When Young Children Are Anxious

with Glen R. Elliott, PhD, MD and Natalie Pon, MD

When Young Children Are Anxious

Episode 14, Season 2 | December 9, 2021

Show Notes

Young children typically experience some degree of fear — of separation, the dark, strangers, loud noises and new experiences. But how do we know when it’s something more and prevent these fears from interfering with our children’s daily lives? In this podcast episode, we chat with two child and adolescent psychiatrists, Dr. Natalie Pon and Dr. Glen Elliott, to discuss the various ways anxiety presents in young children, what is typical vs. troubling and the role of play in managing fear. Parents and caregivers of children under 6 will find our conversation especially relevant.

Guest Info
Glen Elliott headshot

Dr. Elliott diagnoses and treats severe psychiatric disorders in children and adolescents. An internationally known expert in psychoactive medications, he is the author of Medicating Young Minds: How to Know if Psychiatric Drugs Will Help or Hurt Your Child. Before joining Children’s Health Council, Dr. Elliott was Director of the Children’s Center at Langley Porter Psychiatric Institute, University of California, San Francisco for over 17 years. He also is Associate Training Director for the Stanford Child and Adolescent Psychiatry residency programs.


Natalie Pon headshot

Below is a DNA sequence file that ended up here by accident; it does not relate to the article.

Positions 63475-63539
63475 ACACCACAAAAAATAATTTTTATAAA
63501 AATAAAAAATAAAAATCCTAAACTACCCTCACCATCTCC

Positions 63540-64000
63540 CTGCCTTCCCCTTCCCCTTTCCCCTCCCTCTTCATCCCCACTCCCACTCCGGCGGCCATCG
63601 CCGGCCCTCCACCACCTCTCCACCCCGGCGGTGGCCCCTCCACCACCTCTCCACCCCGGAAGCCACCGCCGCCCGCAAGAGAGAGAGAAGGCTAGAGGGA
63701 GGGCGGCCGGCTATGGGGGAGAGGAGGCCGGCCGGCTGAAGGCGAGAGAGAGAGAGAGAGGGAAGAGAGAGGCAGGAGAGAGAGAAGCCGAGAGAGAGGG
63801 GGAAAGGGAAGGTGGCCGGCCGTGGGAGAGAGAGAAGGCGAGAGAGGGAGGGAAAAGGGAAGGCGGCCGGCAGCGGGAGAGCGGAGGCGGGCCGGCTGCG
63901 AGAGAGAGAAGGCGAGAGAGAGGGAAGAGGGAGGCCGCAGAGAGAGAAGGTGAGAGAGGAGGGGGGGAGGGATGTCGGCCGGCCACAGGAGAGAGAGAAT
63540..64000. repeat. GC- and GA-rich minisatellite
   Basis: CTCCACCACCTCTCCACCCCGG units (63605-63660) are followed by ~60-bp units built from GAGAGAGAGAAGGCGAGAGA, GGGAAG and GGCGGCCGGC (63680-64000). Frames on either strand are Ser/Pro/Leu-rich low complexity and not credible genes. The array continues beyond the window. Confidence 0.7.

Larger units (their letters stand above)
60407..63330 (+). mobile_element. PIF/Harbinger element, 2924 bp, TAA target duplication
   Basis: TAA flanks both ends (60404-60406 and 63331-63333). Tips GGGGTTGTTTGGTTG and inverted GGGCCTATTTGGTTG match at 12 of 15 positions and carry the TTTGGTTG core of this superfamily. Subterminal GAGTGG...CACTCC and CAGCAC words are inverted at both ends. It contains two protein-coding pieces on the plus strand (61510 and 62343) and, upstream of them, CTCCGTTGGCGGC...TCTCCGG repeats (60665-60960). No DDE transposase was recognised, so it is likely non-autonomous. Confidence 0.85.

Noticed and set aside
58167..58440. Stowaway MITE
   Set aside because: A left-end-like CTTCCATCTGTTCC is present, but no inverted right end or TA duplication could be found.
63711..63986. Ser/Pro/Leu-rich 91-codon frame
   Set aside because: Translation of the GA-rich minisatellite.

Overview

Dr. Pon is committed to working with children and their families using a developmentally informed approach to psychiatric assessment and care. She believes in understanding a child and family’s story that has led them to seek psychiatric care and co-creating a narrative and treatment plan that addresses the child as a whole person; this may include psychotherapy, behavioral or social interventions, family/parent support and medication management, amongst other treatments. Dr. Pon specializes in the assessment and care of young children (0-6yo) and treats the range of early childhood mental health issues, including but not limited to anxiety/depression, disruptive behavior, adjustment and attachment issues, trauma (including medical), parent-child relational issues. She is very experienced with child-centered, dyadic, trauma-focused and cognitive-behavioral play therapy. She has received training in PCIT (parent-child interaction therapy) and is currently completing her certification. She has advanced training in psychodynamic work with young children and completed the infancy/early childhood year at the Child and Adolescent Psychoanalytic Psychotherapy Training Program (CAPPTP) at San Francisco Center for Psychoanalysis (SF-CP). Dr. Pon is part of the RISE-IOP team at CHC and provides medication management for adolescents in the treatment program. In addition to her clinical work at CHC, Dr. Pon is adjunct clinical faculty at Stanford Child and Adolescent Psychiatry, where she supervises child psychiatry fellows in young child work, evaluations and play therapy. She also co-teaches the play therapy course for child psychiatry trainees and has taught and demonstrated play therapy with live cases in various modalities/settings. Dr. Pon completed her child and adolescent psychiatry fellowship at Stanford University, where she served as Chief Fellow. She completed her general psychiatry residency at Baylor College of Medicine, where she trained at The Menninger Clinic in the Adolescent Treatment Program.